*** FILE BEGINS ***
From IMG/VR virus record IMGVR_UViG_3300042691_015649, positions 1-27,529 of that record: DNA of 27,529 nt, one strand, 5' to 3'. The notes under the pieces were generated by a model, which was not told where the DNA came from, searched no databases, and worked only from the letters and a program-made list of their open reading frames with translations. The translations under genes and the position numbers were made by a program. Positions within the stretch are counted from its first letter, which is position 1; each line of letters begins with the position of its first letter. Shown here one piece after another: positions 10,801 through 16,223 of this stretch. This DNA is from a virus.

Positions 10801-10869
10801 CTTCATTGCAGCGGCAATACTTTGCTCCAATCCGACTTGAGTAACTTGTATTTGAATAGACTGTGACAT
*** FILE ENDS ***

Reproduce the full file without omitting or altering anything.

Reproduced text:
From IMG/VR virus record IMGVR_UViG_3300042691_015649, positions 1-27,529 of that record: DNA of 27,529 nt, one strand, 5' to 3'. The notes under the pieces were generated by a model, which was not told where the DNA came from, searched no databases, and worked only from the letters and a program-made list of their open reading frames with translations. The translations under genes and the position numbers were made by a program. Positions within the stretch are counted from its first letter, which is position 1; each line of letters begins with the position of its first letter. Shown here one piece after another: positions 10,801 through 16,223 of this stretch. This DNA is from a virus.

Positions 10801-10869
10801 CTTCATTGCAGCGGCAATACTTTGCTCCAATCCGACTTGAGTAACTTGTATTTGAATAGACTGTGACAT